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Bond markets continue to flash a warning

Week ending Friday November 17th 2017 A busy week in data but no major signals. Markets were volatile. The USD fell partly due to potential tax reform negatively affecting the deficit and partly due to EUR strength. The grinding flat of the US yield curve continued as the 10yr less 2yr spread dropped towards 60bps from 75bps. Short rates continue to climb higher, but are not budging longer rates. Monetary offset coming soon to the US? US politics was mostly center stage as tax cuts made more progress through Congress but with little clarity on related expenditure cuts. Financial engineering…...

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No sustained rebound in industrial production

Industrial Production benefited from a hurricane rebound in October 2017, rising 2.9% above October 2016. That is the highest year over year growth rate since January 2015. Note that from late 2014 to March 2016, industrial production was contracting, remaining at close to that low level until November 2016. The election certainly changed perceptions, at least for a while. The favorable base comparison, however, will soon begin to wane. The fact is that industrial output is now about even with the peak registered in November 2014, and about the same level obtained just before the end of the previous cycle,…...

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Retail Sales indicates the economy is dormant

Charles Evans of the Chicago Fed is downbeat on inflation, but upbeat on economic activity: The real economy in the U.S. is on solid footing, and I expect this momentum to carry forward into 2018. For some time now, activity in the U.S. has been led by solid gains in consumer spending; and more recently, growth in business capital spending has picked back up as well. With healthy labor markets and much improved household and business balance sheets, the fundamentals for continued solid growth in 2018 look pretty good. The news on inflation, however, has not been as good. Retail…...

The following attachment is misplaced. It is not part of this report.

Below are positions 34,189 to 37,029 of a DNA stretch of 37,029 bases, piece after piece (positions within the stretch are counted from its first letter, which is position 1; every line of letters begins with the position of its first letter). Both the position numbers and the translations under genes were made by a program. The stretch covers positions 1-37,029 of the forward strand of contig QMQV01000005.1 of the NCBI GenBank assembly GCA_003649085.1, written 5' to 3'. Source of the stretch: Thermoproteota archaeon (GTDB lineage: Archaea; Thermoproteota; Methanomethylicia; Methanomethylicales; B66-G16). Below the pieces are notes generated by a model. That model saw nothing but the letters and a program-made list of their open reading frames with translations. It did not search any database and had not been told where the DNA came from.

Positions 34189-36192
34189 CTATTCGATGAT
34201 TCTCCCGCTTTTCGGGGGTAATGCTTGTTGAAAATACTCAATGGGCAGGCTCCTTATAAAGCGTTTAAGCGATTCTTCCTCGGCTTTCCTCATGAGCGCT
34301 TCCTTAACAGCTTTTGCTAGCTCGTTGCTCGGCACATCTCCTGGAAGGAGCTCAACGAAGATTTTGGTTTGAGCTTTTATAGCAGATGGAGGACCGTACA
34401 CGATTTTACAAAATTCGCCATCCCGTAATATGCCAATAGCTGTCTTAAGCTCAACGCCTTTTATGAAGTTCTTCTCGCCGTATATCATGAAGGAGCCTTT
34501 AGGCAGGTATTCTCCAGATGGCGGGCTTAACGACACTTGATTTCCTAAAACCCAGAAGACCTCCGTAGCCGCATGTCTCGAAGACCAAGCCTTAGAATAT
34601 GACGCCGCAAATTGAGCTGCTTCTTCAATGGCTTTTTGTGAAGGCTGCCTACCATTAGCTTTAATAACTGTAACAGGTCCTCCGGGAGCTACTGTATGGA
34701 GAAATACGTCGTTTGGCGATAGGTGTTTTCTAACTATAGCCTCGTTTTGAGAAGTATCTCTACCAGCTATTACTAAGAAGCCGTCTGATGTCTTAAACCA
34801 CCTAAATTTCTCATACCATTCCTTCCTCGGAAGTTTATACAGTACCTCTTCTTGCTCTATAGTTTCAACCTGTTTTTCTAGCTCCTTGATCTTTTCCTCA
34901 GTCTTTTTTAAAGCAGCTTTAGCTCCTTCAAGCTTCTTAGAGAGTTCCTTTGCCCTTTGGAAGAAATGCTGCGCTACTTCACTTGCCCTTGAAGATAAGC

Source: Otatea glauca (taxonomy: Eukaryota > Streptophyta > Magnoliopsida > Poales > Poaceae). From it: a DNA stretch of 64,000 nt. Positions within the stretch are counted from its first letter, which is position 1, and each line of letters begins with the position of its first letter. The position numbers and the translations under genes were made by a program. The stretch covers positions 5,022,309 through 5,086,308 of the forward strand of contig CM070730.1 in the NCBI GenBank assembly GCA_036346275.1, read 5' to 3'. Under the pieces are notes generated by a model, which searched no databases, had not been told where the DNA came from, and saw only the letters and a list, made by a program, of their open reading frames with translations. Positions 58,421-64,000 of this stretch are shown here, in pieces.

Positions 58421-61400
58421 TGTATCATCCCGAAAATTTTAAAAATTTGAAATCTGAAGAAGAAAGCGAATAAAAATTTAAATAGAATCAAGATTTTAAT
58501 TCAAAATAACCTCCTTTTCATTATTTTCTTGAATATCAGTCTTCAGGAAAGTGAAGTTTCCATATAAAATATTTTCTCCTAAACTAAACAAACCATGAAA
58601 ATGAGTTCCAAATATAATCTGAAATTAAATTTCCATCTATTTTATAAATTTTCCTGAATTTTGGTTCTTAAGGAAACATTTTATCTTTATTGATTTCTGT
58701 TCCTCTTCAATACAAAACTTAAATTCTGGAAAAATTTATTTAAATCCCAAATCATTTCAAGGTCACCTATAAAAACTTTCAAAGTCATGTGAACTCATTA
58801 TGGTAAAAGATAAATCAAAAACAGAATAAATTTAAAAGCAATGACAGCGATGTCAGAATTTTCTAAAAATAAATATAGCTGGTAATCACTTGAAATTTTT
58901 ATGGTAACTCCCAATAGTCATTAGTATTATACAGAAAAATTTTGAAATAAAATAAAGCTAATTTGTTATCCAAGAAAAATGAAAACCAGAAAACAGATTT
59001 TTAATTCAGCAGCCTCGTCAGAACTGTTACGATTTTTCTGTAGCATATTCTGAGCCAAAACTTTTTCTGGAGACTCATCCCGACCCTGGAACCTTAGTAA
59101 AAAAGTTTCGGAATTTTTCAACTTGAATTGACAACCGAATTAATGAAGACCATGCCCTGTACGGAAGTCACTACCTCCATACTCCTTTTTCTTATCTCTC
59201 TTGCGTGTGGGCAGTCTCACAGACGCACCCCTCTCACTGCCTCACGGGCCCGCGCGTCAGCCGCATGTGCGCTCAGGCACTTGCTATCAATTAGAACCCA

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“Low” Inflation is neither “transitory” nor “mysterious”

In a speech today, Chicago Fed president Charles Evans said: Inflation has been too low for many years Indeed, inflation has underrun our target throughout most of the post-crisis period. Core inflation did briefly reach target in early 2012, aided by the pass-through of earlier increases in energy costs, but it soon retreated. In the summer of 2016, core inflation rose to just under 2 percent, but it then fell sharply last March and has remained in the 1.3 to 1.5 percent range since then. Many economists subscribe to the view that this latest drop in core inflation simply reflects…...

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Faulty, but dangerous, reasoning

From “Fed-watcher” Tim Duy: The Federal Reserve believes the economy currently operates close to if not a little beyond full employment. The unemployment rate fell to 4.1% in October, well below the Fed’s longer run estimate and the 4.4% low of the last cycle. And note the broader U-6 unemployment rate, which includes measures of underemployment, fell to 7.9%, the low of the last cycle. By these metrics, conditions are fast approaching those the late-90’s. I believe the economy will sustain enough momentum to hit that point within the next six months. We do not have much experience with an… Read More